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Royal Dutch Shell Plc .com: BP suspends three traders amid calls to police markets

From The Financial Times
By Jeremy Grant in Washington

Published: July 3 2006 03:29 | Last updated: July 3 2006 03:29

BP, the UK energy group, has suspended three Houston-based traders at the centre of an alleged propane price manipulation scheme, as alarm rose in Washington over the need to police energy markets.

Senior US senators have warned congress that “too many trades” are occurring without regulatory oversight.

Senator Carl Levin, a Michigan Democrat, said: “More and more trading is being conducted by large oil and gas traders on electronic markets where there is no oversight. It’s time to put the cop back on the beat in these markets to make sure ordinary Americans aren’t ripped off.”

Mr Levin’s call, in a bipartisan report to congress last week by the Senate’s Permanent Subcommittee on Investigations, is the clearest sign yet that lawmakers believe the US energy markets are still open to manipulation years after the collapse of Enron exposed the weakness of lightly regulated energy markets.

Mr Levin and Norm Coleman, his Republican counterpart, urged congress to “eliminate the Enron loophole” by extending the power of the Commodity Futures Trading Commission, the US futures industry regulator, to oversee over-the-counter (OTC) energy markets.

It was in such markets that the alleged BP propane scheme took place. But the CFTC, which regulates exchange-traded energy futures, only spotted the alleged trouble after receiving tip-offs from market participants in the OTC markets, people familiar with the investigation said.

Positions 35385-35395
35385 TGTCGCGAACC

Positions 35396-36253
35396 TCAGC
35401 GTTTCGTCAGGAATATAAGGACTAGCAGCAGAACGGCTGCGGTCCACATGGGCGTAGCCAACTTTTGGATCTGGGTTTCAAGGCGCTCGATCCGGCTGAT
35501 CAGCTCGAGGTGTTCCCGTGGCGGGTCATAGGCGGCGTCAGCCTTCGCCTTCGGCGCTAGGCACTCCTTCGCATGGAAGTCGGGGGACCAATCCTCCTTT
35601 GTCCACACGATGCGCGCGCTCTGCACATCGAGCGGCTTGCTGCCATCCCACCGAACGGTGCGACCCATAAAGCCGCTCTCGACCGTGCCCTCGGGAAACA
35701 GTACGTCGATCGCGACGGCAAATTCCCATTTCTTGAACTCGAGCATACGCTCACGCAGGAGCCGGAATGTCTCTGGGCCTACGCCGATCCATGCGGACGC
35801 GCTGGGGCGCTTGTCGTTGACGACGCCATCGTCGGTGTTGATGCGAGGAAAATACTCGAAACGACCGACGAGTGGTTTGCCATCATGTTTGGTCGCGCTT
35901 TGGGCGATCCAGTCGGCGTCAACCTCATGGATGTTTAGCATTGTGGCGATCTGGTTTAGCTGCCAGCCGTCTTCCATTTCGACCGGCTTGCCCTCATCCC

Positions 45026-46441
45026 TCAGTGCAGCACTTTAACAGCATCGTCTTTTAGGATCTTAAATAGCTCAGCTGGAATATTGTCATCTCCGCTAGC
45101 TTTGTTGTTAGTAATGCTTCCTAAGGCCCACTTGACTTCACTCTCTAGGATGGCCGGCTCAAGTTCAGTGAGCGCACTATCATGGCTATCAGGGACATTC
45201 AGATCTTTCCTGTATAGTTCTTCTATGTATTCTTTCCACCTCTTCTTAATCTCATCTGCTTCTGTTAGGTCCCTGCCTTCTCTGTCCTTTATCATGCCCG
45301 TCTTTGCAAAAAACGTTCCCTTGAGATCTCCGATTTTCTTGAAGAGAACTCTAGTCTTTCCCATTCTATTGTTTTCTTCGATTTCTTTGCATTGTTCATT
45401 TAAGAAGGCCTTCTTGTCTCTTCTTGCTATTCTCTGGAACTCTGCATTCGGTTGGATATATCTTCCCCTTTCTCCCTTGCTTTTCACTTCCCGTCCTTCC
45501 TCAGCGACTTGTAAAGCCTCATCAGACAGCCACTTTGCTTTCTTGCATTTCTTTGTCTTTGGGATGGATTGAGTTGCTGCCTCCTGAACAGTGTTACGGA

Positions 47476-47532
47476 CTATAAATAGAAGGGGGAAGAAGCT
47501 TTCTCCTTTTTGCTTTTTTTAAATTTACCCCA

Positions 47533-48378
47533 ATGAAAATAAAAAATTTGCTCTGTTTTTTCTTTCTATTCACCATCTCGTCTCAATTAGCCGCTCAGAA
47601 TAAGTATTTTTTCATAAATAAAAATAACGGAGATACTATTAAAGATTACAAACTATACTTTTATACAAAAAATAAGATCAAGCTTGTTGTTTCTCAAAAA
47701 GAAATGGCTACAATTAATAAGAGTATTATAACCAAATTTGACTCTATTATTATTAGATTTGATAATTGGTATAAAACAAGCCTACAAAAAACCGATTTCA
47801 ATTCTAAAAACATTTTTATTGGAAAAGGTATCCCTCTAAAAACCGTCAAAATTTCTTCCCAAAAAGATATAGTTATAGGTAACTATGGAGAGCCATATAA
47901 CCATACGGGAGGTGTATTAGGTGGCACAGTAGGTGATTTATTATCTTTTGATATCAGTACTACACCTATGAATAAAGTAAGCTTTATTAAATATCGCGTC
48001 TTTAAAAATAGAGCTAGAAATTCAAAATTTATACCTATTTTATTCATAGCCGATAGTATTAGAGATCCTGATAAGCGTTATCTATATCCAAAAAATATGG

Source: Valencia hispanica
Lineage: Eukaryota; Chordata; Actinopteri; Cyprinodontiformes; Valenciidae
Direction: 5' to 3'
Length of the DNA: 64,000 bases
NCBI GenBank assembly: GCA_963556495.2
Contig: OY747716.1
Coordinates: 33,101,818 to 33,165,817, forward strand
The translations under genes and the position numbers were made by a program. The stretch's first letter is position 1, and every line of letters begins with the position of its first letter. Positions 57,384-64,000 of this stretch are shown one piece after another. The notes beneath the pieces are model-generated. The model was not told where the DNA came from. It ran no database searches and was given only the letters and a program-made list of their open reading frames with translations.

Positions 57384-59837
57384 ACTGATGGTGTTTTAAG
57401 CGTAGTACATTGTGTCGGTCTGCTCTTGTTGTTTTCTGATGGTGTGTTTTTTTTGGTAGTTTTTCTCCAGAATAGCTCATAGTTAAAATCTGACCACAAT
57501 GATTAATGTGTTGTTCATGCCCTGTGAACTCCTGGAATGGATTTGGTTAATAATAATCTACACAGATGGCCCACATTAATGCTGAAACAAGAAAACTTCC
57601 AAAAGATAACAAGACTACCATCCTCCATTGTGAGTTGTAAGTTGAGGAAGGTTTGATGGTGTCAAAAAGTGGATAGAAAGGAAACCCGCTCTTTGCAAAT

A sweeping CFTC civil lawsuit last week alleged that a five-man team at BP’s natural gas trading desk in Houston cornered the market for TET propane, which millions of low-income Americans use to heat homes and fuel cookers and barbecues.

By building up a dominant position, BP drove up the price of the fuel, the suit claimed.

BP denies any manipulation took place. It says it fired two from the team some time ago. The other three were escorted out of BP’s Houston offices on Friday after being put on “administrative leave”, people familiar with the matter said.

One is Cameron Byers, a British graduate of Insead business school and chief executive of North American Gas and Power (NAGP). The unit is BP’s trading arm in North America, where the group is the biggest player in propane.

The others are Martin Marz, former NAGP compliance manager, and James Summers, former vice president of natural gas liquids trading within NAGP.

A fourth, Dennis Abbott is co-operating with the US Department of Justice after pleading guilty to conspiring to manipulate and corner the propane market in the winter of 2004.

BP declined to comment.

BP and other traders of propane typically buy and sell propane and other fuels either using the telephone, or on internet-based markets such as Chalkboard, where the alleged price manipulation took place.

Any attempt to give the CFTC added powers to oversee the OTC markets would present a huge challenge given the opaque nature of record-keeping in such markets and the need to substantially boost the CFTC’s budget.

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